Finding the best strategies to be competitive
As the daily morning open gym run continues through July, the feeling that the season is coming soon abounds. That is mostly due to looking at the varsity team starting lineup and players and spots available combined with the style of the head coach to determine who will take the two available starting jobs, and then what roles and minutes will the others earn coming off the bench. There is intrigue because there are good options. The point guard (1st team all-conference), the off-guard (2nd team all-conference) (who can play 1-4), and the 5 man are locked in. The off-guard is a competition between a 6’1 sophomore lefty driver who’s a streaky shooter but a strong athlete and a 5’11 junior who can shoot, handle some, is capable on defense and played varsity last season. The unknown but promising incoming freshman, all 5’11, 150 lbs. of sinewy strength, inherent basketball I.Q. and impressive skills, is my pick because the team needs a glue guy and he has those intangibles – if he can properly defend his position. The other open starting spot, the 4 man, is a tough one to call because there is but one player in the program with the size to handle that position but I’m not sure about his availability & grit (gets hurt a lot and may be too laissez-faire for this head coach).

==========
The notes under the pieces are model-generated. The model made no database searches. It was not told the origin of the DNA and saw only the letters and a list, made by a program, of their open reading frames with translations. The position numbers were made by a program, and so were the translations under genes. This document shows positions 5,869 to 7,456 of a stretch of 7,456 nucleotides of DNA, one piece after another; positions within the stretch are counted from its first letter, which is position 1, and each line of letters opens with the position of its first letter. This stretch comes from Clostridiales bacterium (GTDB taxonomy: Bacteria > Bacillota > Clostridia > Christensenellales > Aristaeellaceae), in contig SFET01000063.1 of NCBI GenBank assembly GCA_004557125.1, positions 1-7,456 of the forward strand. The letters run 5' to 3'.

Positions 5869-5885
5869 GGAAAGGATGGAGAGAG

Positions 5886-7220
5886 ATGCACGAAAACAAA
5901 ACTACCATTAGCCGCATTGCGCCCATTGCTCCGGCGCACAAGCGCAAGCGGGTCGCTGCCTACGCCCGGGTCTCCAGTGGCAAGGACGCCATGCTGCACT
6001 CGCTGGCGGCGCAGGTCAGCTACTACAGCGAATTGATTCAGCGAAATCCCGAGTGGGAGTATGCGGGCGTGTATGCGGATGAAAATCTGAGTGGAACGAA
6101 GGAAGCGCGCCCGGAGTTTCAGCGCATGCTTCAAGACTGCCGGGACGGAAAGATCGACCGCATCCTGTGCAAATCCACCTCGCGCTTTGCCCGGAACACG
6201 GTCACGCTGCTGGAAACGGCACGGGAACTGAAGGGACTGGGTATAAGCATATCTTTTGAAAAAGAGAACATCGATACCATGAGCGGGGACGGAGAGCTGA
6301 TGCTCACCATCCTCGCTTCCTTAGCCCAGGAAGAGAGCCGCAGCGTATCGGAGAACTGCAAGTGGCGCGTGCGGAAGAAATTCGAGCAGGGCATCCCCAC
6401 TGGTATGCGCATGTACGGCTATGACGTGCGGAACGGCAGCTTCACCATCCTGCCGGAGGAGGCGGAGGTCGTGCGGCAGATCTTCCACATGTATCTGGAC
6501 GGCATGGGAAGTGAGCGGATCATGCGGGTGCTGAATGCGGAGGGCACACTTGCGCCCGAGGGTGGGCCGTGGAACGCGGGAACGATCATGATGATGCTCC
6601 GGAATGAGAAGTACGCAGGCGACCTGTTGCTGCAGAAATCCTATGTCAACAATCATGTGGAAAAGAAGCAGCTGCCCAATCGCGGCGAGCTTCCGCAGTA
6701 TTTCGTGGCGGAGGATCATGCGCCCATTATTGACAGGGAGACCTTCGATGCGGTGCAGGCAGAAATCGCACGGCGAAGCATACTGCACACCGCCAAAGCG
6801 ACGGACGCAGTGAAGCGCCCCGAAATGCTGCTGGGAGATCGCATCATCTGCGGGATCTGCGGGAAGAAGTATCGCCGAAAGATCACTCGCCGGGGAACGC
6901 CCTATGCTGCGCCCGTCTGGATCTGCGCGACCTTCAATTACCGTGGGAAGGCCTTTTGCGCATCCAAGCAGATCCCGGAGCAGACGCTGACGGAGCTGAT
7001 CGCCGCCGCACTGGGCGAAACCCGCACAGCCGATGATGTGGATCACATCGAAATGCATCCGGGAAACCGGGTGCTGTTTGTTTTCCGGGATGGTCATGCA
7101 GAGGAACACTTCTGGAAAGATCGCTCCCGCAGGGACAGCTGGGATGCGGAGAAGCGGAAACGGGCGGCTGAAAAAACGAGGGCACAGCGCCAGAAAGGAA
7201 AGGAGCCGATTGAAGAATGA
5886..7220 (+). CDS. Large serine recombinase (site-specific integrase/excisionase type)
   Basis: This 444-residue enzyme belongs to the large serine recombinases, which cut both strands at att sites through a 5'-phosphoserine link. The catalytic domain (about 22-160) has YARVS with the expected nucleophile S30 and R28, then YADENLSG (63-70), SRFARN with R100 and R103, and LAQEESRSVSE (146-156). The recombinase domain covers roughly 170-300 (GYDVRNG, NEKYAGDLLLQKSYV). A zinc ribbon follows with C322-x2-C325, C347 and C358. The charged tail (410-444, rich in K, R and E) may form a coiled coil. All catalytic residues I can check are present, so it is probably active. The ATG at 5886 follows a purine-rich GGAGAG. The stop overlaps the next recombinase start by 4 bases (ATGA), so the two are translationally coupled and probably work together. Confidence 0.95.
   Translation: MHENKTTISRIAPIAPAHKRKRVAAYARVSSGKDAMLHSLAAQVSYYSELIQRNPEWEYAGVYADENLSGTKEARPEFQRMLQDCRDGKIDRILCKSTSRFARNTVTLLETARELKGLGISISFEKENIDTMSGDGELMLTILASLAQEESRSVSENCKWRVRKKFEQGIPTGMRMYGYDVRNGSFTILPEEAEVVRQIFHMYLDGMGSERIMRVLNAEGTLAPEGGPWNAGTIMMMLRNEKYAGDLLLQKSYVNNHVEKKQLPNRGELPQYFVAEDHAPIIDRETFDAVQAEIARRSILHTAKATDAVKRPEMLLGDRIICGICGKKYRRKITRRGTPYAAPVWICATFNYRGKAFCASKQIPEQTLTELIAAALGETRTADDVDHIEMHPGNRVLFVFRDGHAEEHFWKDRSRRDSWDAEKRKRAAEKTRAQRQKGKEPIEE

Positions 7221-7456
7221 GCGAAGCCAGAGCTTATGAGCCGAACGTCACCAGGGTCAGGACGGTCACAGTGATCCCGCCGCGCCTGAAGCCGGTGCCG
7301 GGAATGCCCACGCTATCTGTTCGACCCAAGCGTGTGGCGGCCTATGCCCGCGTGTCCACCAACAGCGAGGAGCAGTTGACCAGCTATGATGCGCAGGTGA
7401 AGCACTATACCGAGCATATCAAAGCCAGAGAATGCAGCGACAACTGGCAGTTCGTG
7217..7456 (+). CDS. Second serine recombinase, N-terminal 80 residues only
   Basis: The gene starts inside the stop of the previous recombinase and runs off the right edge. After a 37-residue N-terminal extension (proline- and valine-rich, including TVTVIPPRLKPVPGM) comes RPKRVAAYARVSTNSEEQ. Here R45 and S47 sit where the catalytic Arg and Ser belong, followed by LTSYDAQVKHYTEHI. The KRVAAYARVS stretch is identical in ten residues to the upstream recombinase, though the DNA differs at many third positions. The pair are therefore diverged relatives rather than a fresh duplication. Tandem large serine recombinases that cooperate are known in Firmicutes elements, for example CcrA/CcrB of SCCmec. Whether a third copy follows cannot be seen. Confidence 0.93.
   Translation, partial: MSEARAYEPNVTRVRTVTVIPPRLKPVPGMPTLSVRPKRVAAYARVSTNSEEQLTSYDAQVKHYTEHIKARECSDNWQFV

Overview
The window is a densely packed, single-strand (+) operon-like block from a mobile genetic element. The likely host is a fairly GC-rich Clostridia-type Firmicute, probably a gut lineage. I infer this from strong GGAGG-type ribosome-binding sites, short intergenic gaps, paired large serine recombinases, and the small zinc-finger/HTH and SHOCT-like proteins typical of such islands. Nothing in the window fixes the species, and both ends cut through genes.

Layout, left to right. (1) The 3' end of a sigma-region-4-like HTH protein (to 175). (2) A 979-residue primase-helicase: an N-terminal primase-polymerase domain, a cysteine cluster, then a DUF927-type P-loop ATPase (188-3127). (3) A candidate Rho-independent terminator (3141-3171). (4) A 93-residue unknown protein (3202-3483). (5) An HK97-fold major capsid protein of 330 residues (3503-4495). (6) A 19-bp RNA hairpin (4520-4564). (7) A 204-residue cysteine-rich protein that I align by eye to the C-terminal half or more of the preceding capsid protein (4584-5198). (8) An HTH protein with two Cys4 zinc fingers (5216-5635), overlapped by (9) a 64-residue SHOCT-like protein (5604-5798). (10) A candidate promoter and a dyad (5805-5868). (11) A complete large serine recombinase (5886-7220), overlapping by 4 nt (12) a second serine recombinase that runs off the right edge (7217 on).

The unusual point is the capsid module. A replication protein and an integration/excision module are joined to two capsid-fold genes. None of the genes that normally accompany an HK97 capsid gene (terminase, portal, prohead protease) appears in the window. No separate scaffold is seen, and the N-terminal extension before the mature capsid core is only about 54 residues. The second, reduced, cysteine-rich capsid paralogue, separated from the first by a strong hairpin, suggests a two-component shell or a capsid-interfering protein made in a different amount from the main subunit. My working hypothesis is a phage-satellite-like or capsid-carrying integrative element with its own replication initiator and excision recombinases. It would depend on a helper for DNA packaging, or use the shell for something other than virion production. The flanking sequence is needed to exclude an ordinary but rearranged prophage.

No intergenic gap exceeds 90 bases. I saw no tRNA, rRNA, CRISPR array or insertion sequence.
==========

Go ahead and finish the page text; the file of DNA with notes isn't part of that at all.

What this team could surely use is the Hoopsalytics Team Lineup Stats. Over the course of the pre-league schedule of 12+ games, as the coach has time to tinker with his lineup and rotation, using the lineup stats can show what player combinations are the most effective in terms of the group +/-. Another way the lineup tool can be used is later on in the season in case of injury. For example, the USF Dons made it to their first NCAA Tournament post-season in many years this past season. However, the Dons big man, Massalski, was injured in the game before the first-round game. Based on statistical lineup information gathered on Hoopsalytics, there were two lineups far and above better than the rest: Shabazz, Bouyee, Rishwain, Kunen and Tape were +56 as a unit and Bouyee, Rishwain, Kunen, Tape and Stefanini were +37. The next best 5-man groups without Massalski were around +16. However, USF did not utilize this information. Their best 5-man group only played together for 5:18 of the entire game for a -2 +/-. Their next best group did not play together at all. To really drill down, coaches can use the time bar to see who is his best 5 players in the second half of a game or even last two minutes. It would be very time-consuming and difficult to find the correct lineup strategy over the course of the season – unless you use Hoopsalytics. Being competitive means out-playing and out-preparing your opponent, and Hoopsalytics helps coaches make the right decisions that could be the difference in going home happy or sad after a game.